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In Takotna, Lead Mushers Stay Humble

text by David Dodman; audio by Laureli Kinneen

“It’s early,” Hugh Neff says. “Anything can happen.”

With half of the Iditarod trail still to go, it’s a mentality that most mushers seem to share: even Neff and Martin Buser, who – when considering the mandatory layover time they’ve already finished – emerge as the current front-runners.

Neff caught up with KNOM trail reporter Laureli Kinneen during his 24-hour layover in Takotna, where he conceded that this year’s race “hasn’t been (his) most enjoyable.” With regards to the rest of the trail, Neff says he hopes to “hunker down this year and stay focused.” But mostly, he says “it’s all up to Annie” (his main lead dog) and “pure luck”:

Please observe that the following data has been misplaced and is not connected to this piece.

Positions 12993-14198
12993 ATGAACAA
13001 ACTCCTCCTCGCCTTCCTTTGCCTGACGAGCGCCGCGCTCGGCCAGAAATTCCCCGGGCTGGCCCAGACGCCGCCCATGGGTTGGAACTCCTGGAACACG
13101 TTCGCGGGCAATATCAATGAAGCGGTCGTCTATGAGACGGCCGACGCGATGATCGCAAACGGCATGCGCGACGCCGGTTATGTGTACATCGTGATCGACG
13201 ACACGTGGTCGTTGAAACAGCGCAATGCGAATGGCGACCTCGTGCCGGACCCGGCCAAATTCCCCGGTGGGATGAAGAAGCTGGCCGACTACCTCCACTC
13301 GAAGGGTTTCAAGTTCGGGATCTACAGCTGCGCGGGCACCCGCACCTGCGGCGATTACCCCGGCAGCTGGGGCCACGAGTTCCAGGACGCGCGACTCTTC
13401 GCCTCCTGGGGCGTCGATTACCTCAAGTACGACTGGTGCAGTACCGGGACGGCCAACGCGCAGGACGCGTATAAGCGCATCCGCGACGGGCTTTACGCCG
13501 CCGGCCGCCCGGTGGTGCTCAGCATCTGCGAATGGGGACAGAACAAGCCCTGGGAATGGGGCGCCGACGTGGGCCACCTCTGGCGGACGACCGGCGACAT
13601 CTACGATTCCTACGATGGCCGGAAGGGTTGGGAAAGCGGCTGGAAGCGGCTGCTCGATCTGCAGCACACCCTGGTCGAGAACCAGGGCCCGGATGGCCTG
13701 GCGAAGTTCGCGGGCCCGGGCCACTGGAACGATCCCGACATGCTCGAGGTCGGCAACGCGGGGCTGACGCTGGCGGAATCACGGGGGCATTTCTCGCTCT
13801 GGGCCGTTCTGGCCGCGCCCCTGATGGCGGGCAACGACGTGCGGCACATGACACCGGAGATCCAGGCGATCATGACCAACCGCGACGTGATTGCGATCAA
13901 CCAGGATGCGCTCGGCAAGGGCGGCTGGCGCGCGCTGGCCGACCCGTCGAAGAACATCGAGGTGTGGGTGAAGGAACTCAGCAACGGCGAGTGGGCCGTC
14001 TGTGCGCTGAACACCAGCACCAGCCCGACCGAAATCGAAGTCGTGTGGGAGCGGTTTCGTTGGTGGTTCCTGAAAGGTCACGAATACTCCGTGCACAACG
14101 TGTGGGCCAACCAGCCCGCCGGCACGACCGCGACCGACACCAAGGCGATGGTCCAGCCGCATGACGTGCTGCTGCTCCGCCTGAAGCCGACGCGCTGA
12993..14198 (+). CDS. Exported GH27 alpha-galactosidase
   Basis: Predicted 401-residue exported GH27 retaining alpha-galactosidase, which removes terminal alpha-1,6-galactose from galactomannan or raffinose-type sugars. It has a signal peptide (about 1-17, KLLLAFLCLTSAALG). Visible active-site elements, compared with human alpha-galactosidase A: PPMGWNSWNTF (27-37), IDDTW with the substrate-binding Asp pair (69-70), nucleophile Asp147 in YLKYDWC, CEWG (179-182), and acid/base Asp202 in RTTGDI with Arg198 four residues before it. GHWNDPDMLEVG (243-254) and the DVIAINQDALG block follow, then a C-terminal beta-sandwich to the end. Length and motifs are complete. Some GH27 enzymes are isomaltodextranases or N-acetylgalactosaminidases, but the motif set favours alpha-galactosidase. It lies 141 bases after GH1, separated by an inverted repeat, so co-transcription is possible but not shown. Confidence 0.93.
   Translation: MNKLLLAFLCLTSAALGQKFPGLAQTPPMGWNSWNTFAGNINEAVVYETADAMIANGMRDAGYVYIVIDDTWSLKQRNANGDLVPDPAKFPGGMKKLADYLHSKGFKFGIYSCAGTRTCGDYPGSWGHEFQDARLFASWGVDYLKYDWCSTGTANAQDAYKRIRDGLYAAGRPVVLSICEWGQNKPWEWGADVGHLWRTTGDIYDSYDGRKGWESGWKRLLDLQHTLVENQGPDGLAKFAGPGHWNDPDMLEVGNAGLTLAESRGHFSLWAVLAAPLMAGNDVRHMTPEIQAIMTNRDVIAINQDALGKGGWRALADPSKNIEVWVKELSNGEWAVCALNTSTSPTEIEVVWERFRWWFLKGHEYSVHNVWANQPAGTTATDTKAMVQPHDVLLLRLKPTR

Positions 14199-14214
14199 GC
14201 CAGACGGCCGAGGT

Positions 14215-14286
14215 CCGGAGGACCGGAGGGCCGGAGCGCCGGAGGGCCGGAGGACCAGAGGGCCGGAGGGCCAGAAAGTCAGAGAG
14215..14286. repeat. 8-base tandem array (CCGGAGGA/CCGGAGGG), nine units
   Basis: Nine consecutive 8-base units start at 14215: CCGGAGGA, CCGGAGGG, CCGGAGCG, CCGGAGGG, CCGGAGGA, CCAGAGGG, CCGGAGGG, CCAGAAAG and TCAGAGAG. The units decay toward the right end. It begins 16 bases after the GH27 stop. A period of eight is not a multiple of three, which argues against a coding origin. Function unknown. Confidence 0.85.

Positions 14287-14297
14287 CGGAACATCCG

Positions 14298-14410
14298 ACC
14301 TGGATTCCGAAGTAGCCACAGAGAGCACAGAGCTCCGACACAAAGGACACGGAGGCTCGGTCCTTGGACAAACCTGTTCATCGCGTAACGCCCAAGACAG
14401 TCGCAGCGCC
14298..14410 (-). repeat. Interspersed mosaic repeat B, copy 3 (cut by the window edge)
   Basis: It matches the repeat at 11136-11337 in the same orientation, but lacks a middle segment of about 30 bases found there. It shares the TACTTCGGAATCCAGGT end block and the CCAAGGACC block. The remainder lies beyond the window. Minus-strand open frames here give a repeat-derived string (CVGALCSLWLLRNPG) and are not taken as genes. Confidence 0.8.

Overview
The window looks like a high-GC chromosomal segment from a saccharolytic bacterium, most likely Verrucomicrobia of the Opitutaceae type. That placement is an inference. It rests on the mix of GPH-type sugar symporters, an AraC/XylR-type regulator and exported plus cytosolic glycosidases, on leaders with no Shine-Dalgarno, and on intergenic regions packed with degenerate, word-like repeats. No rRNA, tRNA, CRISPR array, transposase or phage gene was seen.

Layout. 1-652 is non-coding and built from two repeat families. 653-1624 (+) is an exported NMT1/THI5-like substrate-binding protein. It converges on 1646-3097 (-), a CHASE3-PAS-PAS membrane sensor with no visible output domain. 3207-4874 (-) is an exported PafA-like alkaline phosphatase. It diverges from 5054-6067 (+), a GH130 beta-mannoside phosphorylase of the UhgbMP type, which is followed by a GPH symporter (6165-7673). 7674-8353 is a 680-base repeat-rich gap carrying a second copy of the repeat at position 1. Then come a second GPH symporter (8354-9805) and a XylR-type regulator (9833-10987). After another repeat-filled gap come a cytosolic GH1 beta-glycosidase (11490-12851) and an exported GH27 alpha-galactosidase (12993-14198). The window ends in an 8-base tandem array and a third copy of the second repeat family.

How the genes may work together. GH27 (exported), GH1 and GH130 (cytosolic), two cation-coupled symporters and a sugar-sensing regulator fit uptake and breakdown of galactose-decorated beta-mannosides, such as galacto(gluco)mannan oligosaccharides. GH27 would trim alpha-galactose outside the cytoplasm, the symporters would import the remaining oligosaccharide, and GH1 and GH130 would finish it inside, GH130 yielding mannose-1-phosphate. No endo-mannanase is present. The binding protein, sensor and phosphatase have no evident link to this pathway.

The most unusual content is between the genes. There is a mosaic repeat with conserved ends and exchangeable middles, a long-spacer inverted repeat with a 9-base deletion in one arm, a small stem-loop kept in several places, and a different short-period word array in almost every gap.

Martin Buser also says it’s too early to predict a winner yet: whether for himself or anyone else. There’s “a lot of Iditarod still to be had yet,” the four-time champion said in Takotna in his interview with Laureli. In the meantime, Buser’s focusing on “do(ing) the right thing by my dogs” and catering his mushing on the ability of his “relative weakest” dog.

Buser also explained why he likes having to shovel dog poop:

As of 5:37pm Thursday, Martin Buser is in 3rd position, having arrived into the Iditarod checkpoint at 10:41am with 14 dogs. Hugh Neff is 4th; he arrived at Iditarod at 11:26am with 13 dogs.

Among the mushers who’ve completed their 24-hour layovers, Buser and Neff are at the lead of the race – for now.